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Tasted bad, but had great effects: The Hadacol Caravan shows

The Hadacol Caravan was coming to Riverside Stadium, a racetrack in North Kansas City.  My buddies and I immediately headed to MacKay Drug Store to get our tickets, which was two Hadacol box tops. We figured that would make it easier for whoever bought the stuff to get the bottle out of the box if we took the top off.

Hadacol had dozens of enclosed trucks going across the country with the greatest stars from Hollywood and Nashville: Bob Hope, Mickey Rooney, Lucille Ball, Judy Garland, Hank Williams, Roy Acuff and even Jack Dempsey.  We got to Riverside early and got to talk to Jimmy Durante and Carmen Miranda, who were sitting on the tailgate of the Hadacol truck.

Hadacol was the last of the snake oil medicine shows.  Hadacol was a horrible tasting brown liquid containing B1, B2, iron, Niacin, calcium and everything you can think of, including an acid that got it in the bloodstream immediately.  You were suppose to take four tablespoons a day. But since it contained 12 percent alcohol, it made people feel so good a lot of them would drink the whole 8-ounce bottle at one time.  It cost $1.25 a bottle. The owner, a state senator from Mississippi, Dudley LeBlance, was asked by Groucho Marx what Hadacol was good for. He replied, “five and a half million last year.”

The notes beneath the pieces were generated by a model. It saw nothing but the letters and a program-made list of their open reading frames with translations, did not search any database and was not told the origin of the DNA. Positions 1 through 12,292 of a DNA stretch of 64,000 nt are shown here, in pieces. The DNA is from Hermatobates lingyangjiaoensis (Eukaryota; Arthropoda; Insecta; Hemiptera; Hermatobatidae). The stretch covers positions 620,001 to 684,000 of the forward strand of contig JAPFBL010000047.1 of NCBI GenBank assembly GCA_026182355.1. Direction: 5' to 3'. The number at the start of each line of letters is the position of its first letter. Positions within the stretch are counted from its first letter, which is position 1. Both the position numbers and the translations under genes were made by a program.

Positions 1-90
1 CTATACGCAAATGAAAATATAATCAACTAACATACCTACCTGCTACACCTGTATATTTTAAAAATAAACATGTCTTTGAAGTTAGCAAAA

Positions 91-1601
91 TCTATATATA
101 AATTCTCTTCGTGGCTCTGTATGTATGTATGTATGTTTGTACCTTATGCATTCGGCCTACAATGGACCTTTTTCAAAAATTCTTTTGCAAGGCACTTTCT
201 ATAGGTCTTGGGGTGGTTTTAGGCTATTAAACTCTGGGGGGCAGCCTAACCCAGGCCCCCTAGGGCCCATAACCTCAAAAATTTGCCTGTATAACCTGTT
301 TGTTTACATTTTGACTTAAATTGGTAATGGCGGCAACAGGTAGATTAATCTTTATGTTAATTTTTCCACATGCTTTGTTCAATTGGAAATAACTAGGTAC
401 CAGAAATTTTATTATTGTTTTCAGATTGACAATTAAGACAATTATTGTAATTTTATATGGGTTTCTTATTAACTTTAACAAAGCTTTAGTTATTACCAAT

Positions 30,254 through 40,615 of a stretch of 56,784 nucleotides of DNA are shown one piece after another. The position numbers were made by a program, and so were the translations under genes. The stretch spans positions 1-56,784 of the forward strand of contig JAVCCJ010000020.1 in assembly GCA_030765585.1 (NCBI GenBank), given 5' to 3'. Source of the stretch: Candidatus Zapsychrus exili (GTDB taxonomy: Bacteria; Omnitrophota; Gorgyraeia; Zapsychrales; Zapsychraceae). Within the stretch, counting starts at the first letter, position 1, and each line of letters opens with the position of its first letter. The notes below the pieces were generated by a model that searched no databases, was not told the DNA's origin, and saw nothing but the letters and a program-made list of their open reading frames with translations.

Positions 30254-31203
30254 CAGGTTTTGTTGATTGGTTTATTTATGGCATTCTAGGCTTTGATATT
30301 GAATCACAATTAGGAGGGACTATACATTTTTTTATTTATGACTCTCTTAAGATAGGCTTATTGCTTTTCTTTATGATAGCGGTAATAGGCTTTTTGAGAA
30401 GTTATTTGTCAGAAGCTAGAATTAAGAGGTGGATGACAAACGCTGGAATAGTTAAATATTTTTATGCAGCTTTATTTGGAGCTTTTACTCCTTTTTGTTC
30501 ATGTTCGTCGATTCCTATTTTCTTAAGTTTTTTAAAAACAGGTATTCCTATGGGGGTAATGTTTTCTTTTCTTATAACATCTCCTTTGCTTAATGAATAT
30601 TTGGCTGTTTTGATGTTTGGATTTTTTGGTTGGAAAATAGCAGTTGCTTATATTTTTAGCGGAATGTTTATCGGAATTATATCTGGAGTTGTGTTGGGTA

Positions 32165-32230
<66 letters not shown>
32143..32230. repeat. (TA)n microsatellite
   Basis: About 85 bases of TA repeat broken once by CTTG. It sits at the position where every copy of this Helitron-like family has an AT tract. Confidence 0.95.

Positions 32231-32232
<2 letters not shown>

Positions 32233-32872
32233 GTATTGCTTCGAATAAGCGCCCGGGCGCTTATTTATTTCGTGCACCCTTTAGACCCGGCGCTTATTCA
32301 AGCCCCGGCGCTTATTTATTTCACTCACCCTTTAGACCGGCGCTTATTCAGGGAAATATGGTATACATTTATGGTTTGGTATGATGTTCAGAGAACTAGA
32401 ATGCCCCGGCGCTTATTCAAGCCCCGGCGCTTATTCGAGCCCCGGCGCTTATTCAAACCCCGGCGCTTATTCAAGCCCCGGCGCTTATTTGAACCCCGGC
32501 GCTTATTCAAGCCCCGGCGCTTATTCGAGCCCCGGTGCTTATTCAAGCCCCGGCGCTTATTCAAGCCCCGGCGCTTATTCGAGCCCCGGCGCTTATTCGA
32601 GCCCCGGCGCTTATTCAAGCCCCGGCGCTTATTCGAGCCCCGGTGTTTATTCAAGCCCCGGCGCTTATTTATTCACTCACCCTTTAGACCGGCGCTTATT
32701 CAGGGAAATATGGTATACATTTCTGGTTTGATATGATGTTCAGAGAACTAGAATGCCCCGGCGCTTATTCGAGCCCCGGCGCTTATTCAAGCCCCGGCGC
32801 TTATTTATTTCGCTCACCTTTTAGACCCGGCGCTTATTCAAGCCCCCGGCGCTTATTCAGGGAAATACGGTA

Dudley spent a million dollars per month advertising in 5,000 newspapers and more than 500 radio stations. Other than Coca Cola, Hadacol was the largest advertiser in the United States. The $75 million annual sales were greater than Bayer aspirin.

He also wrote “The Hadacol Boogie,” which was No. 1 on the Hit Parade. It was recorded by several, but my favorite version was by Jerry Lee Lewis.

I loved their advertising which always had a testimony from some goof ball who said it cured his arthritis, high blood pressure, stroke, gall stones or asthma.  One of the ads was a guy who said he had been on crutches for 10 years, but after taking only six bottles of Hadacol, he threw his crutches away and could dance all night.  But my favorite was a guy who said, “Two months ago, I couldn’t read or write. After taking four bottles of Hadacol, I am now teaching school.”

If you know of any one who attended a Hadacol Caravan Show back in 1950 or 1951, please contact me.

Jack can be reached at P.O. Box 40, Oak Grove, MO 64075, or jackremembers@aol.com.  Visit www.jackremembers@aol.com.

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